Khamenei threatens energy disruption

Warns US and its allies would not be able to provide security to all oil shipments that cross the strategic Hormuz Strait.

By
June 4, 2006 11:25
4 minute read.
ayatollah, iran, lookin freaky

ayatollah iran 298 88 ap. (photo credit: AP)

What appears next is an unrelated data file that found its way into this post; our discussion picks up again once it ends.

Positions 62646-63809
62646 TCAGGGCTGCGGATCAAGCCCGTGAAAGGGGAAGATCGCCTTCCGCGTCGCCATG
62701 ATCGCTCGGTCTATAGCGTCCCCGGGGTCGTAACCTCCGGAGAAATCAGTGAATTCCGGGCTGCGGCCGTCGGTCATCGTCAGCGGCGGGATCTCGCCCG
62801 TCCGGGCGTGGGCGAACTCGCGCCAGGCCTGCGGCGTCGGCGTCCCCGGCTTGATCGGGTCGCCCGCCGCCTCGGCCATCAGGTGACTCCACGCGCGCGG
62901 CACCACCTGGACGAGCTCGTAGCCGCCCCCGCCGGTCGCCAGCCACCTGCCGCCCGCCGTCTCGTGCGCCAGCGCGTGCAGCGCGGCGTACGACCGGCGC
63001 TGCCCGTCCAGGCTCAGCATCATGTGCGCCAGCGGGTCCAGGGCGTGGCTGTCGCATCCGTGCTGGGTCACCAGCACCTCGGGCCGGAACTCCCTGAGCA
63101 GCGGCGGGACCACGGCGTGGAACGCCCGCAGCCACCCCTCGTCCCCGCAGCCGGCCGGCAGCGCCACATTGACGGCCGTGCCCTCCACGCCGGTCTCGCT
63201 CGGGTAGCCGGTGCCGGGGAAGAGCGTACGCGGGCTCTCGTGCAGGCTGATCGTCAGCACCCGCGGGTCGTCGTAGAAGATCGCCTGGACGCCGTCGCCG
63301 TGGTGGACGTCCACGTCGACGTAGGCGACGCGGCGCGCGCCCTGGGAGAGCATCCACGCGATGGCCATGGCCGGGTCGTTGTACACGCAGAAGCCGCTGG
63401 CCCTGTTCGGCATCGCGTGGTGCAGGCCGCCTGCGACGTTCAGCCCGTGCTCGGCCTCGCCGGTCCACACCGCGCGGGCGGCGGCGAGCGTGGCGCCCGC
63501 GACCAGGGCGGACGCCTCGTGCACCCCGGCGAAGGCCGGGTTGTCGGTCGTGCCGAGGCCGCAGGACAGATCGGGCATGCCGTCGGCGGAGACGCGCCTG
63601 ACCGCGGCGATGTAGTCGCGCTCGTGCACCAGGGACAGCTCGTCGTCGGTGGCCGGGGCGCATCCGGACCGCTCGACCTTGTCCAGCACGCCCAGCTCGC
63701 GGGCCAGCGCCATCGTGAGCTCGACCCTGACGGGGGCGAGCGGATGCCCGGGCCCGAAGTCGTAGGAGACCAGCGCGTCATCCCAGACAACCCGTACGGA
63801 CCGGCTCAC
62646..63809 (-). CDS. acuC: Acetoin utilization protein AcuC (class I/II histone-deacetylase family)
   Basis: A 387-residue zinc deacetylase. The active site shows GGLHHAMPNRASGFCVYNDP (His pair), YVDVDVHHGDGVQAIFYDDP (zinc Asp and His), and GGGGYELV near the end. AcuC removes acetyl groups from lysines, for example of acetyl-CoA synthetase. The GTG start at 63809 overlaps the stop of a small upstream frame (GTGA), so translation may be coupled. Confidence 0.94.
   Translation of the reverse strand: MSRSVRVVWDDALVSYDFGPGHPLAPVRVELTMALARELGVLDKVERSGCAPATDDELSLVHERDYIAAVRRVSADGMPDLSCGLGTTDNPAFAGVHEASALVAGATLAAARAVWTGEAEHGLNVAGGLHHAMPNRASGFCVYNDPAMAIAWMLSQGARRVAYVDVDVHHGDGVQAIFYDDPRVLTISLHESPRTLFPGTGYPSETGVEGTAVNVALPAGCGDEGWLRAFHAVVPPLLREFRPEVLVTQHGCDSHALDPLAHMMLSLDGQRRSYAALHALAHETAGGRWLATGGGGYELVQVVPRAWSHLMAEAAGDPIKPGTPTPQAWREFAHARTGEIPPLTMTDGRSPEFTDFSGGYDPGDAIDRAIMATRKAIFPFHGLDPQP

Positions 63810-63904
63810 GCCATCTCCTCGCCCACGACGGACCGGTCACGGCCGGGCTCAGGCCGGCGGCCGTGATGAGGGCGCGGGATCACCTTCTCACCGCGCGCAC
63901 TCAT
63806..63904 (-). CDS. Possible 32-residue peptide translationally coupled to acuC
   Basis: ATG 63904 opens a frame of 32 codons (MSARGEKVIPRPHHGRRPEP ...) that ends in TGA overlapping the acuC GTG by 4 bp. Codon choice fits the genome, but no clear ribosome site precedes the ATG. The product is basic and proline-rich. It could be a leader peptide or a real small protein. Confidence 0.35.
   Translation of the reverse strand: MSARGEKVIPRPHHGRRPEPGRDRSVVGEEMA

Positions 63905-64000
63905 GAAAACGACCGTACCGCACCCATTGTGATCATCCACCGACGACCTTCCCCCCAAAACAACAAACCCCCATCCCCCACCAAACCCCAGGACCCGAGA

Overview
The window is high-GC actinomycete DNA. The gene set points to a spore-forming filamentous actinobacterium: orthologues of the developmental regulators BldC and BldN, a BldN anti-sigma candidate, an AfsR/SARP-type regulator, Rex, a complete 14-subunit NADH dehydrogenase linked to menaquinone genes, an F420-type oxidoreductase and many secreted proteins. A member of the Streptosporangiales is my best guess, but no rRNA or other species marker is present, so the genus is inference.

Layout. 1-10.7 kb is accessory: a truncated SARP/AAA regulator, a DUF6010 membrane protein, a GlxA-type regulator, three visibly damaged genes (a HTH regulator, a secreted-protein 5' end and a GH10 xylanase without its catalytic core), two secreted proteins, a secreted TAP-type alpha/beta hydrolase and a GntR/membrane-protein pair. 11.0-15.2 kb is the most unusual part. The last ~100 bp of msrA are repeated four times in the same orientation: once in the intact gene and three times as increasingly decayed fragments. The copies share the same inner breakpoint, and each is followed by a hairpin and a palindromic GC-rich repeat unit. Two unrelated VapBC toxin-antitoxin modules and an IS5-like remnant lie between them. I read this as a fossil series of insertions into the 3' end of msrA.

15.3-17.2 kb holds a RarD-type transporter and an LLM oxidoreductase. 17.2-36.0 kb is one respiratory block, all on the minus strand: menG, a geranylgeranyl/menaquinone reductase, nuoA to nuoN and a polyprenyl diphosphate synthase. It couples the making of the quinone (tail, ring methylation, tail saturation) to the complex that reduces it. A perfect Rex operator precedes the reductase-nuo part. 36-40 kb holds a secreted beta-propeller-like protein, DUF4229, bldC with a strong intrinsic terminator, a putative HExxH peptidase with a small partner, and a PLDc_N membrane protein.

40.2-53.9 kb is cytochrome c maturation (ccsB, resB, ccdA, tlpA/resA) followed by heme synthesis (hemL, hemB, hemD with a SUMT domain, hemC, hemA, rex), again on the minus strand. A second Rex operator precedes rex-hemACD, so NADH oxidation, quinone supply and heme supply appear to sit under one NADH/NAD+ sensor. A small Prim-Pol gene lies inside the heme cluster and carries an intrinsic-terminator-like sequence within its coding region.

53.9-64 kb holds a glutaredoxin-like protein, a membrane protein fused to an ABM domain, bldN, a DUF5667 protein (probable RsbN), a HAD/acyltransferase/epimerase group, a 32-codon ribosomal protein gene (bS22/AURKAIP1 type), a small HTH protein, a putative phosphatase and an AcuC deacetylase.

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Iran's top leader Ayatollah Ali Khamenei threatened on Sunday that Iran would disrupt energy shipments from the Gulf region should the country come under attack from the US, insisting that Teheran will not give up its right to produce nuclear fuel. "If you make any mistake (invade Iran), definitely shipment of energy from this region will be seriously jeopardized. You have to know this," Khamenei said in a speech broadcast live on state-run radio. Khamenei also warned that the US and its allies would not be able to provide security to all the oil shipments that cross the strategic Hormuz Strait - within close range of Iran - should a disruption occur. "You will never be able to protect energy supply in this region. You will not be able to do it," he said, addressing the West. Khamenei, however, did not specify how oil supplies would be disrupted, and insisted Iran would not start any war. "We won't be the initiator of war," he said. Iran is the world's fourth largest oil exporter and second biggest power within the Organization of Petroleum Exporting Countries. Iranian officials have repeatedly ruled out using oil as weapon in the nuclear standoff with the West. Khamenei's harsh rhetoric came a day after Iranian President Mahmoud Ahmadinejad said a breakthrough in negotiations over Tehran's contentious nuclear program was possible and welcomed unconditional talks with all parties, including the United States. In Russia, Foreign Minister Sergey Lavrov also welcomed the US offer of direct talks with Iran. "If it becomes possible to resolve the problem through direct bilateral talks between Iran and the United States, nobody will be distressed," the Russian minister was quoted as saying by the Rossiya state television on Sunday. Ahmadinejad said late Saturday that his government would not rush to judge an incentives package offered by Western countries to persuade Iran to cease enriching uranium. Khamenei appeared to be taking a tougher line Sunday. "That a country has no right to achieve proficiency in nuclear technology means it has to beg a few Western and European countries for energy in the next 20 years," he said. "Which honest leader is ready to accept this?" Khamenei said Iran was not a threat to any country and that Tehran was not seeking nuclear weapons. "We have not threatened any neighbor ... accusation that we are seeking nuclear bomb is wrong, a sheer lie," he said. "We have no target to use a nuclear bomb. It's against Islamic teachings," said Khamenei. President Ahmadinejad has however repeatedly questioned Israel's right to exist and said the country should be wiped off the map. Khamenei insisted Sunday that the production and maintenance of an atomic bomb would "impose a lot of irrelevant costs," and that a state like Iran did not need such a weapon. "Unlike the US, we have no claim to dominate the world," he added. The supreme leader told his nation that pressure on Iran to cease nuclear research stemmed solely from the US and its close allies. Khamenei said Iran had "sound and good relations" with Europe, as well as with the Arab world and Russia. "There is no consensus against Iran. This is a lie by the US and few other US supporters," he said. "Some 116 member states of the Non-Aligned Movement supported Iran's brave achievements in nuclear technology," Khamenei said, referring to a support motion passed at a NAM meeting in May. NAM, the world's biggest bloc after the United Nations, comprises mostly developing countries and anti-US nations such as North Korea and Cuba. Its support motion to Iran is purely moral. "Consensus is among a few monopolist countries. Their consensus is of no value," insisted Khamenei. His comments came as European Union diplomacy chief Javier Solana was expected in Tehran to hand deliver the new package of incentives for Iran to give up uranium enrichment, or sanctions if it refuses. The plan could either defuse a global confrontation with the Islamic regime or hasten one. The package, agreed upon Thursday by the five permanent members of the U.N. Security Council and Germany, carries the threat of U.N. sanctions if Tehran remains defiant over its nuclear program, which the West fears is a cover for producing nuclear weapons. Iran says it is only striving to use nuclear reactors for generating electricity. Specific measures have not been mentioned, but US officials said privately that Iran could face tough Security Council sanctions if it refuses to give up uranium enrichment and other disputed nuclear activities. Earlier Sunday, a news report said that Japan is considering imposing sanctions on Iran if it continues to reject international calls to scrap its nuclear program and controversial uranium enrichment efforts. The sanctions would ban the remittances of money to Iran from Japan, the Yomiuri newspaper said, citing unidentified sources. Japan has tried to seek a diplomatic solution to the standoff over Iran's nuclear ambitions, but with Iran still uncommitted to a package of incentives offered by other nations, the Japanese government is considering stronger measures, the report said. Chief Cabinet Secretary Shinzo Abe, when asked about Iran on a Sunday morning talk show, declined to say whether Japan was considering sanctions and said the government is still pushing for a diplomatic resolution.

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